Tuesday, October 9, 2018

Psychology’s Toxic Triad (Narcissism, Psychopathy, Machiavellianism)

The toxic triad is commonly known as the Dark Triad. The triad consists of three sets of personality traits representing features of Narcissistic, Psychopathic, and Machiavellian personality clusters.

People with high levels of such traits can cause interpersonal difficulties but, when you add several together they can be considerable toxic by which I mean, such people can impact the mental health and well-being of those in their sphere of influence.

To understand the level of toxicity, we need to examine the key features of each personality grouping. Narcissistic traits were apparently observed by the Greeks in the classic myth. The key feature is the excessive self-praise and self-admiration, which doesn’t fit well with those who do not share the same opinions. Some people with narcissistic traits become political, business, and religious leaders. They can be difficult to work for and with.

Psychopathic traits include antisocial behaviors, low emotional empathy, low to no remorse for harming others, few inhibitions, and sometimes a capacity to charm others on initial contact. Leaders with psychopathic traits can wreak havoc in relationships, groups, and nations.

Machiavellian traits were those described by the Italian thinker, Niccoló Machiavelli in his 1532 book, Il Principe (The Prince). In today’s language, Machiavellian traits include planned acts that are not governed by common moral rules but by self-interest and personal gain.

Fortunately, people with such traits are rare. Unfortunately, people with many of these traits coupled with above average intelligence and access to power can destroy the lives of millions when they control nations.

Those with less opportunity and somewhat muted traits, they may rise in politics, corporations, and even religious organizations leaving behind a trail of people who have been hurt physically, emotionally, and/or spiritually. If they are not removed soon enough, the organization itself may have suffered greatly or even cease to exist.
In a meta-analysis, Muris, Merckelback, Otgaar, and Meijer (2017) reviewed 91 research papers with data on 42,359 research participants. Various personality questionnaires were used by different investigators. The relationship among the three groups indicated a closer relationship between the traits of Machiavellianism and psychopathy and a related yet more unique set of traits for narcissism.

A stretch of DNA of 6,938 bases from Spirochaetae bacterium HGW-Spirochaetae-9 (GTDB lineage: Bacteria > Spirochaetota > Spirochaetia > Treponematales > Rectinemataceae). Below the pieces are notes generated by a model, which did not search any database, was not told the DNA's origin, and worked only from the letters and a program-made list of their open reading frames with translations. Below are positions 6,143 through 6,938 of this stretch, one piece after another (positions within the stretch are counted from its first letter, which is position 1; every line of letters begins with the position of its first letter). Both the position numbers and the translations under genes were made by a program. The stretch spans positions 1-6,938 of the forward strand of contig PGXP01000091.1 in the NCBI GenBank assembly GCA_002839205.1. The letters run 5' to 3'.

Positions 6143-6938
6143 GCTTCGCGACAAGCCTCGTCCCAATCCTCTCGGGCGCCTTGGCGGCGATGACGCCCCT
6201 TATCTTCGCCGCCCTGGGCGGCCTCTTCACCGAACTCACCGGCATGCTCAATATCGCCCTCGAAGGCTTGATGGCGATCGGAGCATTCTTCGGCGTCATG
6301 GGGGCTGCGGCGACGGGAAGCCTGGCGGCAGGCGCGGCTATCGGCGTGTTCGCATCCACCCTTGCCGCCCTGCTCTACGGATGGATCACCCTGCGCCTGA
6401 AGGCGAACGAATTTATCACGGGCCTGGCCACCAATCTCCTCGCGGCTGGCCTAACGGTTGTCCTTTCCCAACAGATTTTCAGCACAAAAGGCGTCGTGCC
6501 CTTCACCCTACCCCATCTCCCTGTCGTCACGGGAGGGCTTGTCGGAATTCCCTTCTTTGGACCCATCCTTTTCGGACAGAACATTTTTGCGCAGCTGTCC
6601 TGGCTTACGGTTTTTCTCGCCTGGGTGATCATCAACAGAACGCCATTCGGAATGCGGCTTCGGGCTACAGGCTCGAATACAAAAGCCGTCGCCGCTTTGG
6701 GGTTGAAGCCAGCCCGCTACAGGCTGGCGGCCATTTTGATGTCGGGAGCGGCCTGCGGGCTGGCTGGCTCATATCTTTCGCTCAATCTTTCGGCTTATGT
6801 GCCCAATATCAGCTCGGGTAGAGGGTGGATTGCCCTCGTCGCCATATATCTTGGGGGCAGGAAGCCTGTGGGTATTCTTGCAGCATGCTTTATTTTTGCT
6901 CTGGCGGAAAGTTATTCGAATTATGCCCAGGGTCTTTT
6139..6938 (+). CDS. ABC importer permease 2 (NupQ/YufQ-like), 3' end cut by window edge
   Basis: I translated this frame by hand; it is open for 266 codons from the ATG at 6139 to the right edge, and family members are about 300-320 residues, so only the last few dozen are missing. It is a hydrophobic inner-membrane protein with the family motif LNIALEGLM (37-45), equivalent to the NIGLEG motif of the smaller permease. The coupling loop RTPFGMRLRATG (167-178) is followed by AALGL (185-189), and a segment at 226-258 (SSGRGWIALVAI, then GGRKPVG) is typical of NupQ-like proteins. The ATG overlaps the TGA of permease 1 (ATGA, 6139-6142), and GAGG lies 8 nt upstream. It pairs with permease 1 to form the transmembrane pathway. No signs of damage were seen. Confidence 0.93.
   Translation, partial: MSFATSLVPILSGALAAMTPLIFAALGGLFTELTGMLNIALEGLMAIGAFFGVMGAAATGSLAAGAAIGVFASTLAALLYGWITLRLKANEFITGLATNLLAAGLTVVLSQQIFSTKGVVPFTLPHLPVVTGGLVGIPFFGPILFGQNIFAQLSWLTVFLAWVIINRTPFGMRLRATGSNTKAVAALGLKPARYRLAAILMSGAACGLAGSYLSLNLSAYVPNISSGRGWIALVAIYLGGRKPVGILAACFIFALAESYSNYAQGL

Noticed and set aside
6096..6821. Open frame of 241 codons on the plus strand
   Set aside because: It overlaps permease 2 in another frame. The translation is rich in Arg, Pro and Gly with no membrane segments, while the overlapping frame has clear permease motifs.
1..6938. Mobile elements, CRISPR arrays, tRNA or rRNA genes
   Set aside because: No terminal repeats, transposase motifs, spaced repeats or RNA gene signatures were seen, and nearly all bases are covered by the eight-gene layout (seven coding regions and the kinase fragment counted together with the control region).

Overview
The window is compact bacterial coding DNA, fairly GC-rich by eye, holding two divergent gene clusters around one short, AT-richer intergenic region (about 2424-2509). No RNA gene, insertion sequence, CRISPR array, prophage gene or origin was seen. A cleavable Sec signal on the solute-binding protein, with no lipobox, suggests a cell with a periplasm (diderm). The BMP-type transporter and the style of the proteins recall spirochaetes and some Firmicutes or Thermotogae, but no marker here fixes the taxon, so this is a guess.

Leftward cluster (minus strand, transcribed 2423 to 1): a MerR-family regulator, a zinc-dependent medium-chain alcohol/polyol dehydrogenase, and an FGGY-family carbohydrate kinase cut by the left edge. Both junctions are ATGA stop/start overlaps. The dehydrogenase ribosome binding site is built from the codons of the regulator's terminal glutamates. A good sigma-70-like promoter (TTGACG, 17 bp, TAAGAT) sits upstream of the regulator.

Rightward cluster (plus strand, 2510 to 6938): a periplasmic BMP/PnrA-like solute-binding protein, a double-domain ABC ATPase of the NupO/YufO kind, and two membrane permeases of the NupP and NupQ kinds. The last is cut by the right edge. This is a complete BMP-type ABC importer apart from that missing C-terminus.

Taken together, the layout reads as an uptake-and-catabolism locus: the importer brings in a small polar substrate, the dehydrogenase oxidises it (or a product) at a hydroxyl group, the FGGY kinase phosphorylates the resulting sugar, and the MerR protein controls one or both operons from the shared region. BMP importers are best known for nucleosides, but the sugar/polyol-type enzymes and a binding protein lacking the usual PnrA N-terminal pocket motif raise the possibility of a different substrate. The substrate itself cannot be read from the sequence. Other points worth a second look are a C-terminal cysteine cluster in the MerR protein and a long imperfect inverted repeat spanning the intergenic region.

There are gender differences. In the 50 studies that included data on gender differences, men were higher in the set of three traits than were women with overall effect sizes as follows: psychopathy (r = .29); Machiavellianism (r = .16), narcissism r = .15). 

When the authors considered the shared variance, the primary difference between men and women was the presence of psychopathic traits.

Several studies compared the Toxic Triad to other personality traits. As you might expect, there was a negative relationship between the presence of the triad traits and a group of positive traits known as Honesty-Humility (HEXACO model: sincerity, fairness, greed avoidance, modesty).

Comparing the Toxic Triad to Big Five Traits yielded a large number of comparisons. The findings primarily focus on negative relationships with the Big Five trait of agreeableness. (Do see the tables if you wish more details.)

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Summary and Consideration

The authors summarized their findings thus: “psychopathy runs the show.” That is, the negative impact on other people is primarily due to the traits of psychopathy rather than the other two clusters. Some other points are worth noting.

When the traits are measured with existing questionnaires (i.e., scales, tests, or measures), the three concepts overlap.

Some of the shorter questionnaires may not capture sufficient nuances in behavior patterns.

Some have considered adding sadism, which is the enjoyment of cruelty (Buckels, Jones, & Paulhus, 2013).

When researching the topic, look for the term "Dark Triad" or the individual personality clusters of narcissism, psychopathy, and Machiavellianism.

You can find the text to The Prince by Machiavelli at this link:  https://www.gutenberg.org/files/1232/1232-h/1232-h.htm 


Buckels, E. E., Jones, D. N., & Paulhus, D. L. (2013). Behavioral confirmation of everyday sadism. Psychological Science, 24, 2201–2209.

Muris, P.,  Merckelback, H., Otgaar, H. & Meijer, E. (2017). The Malevolent Side of Human Nature: A Meta-Analysis and Critical Review of the Literature on the Dark Triad (Narcissism, Machiavellianism, and Psychopathy). Perspectives on Psychological Science, 12 (2), 183-204. https://doi.org/10.1177/1745691616666070

Related Blog Posts

The Dirty Dozen Scale https://statistics.suttong.com/2018/10/dark-triad-scale-dirty-dozen.html 


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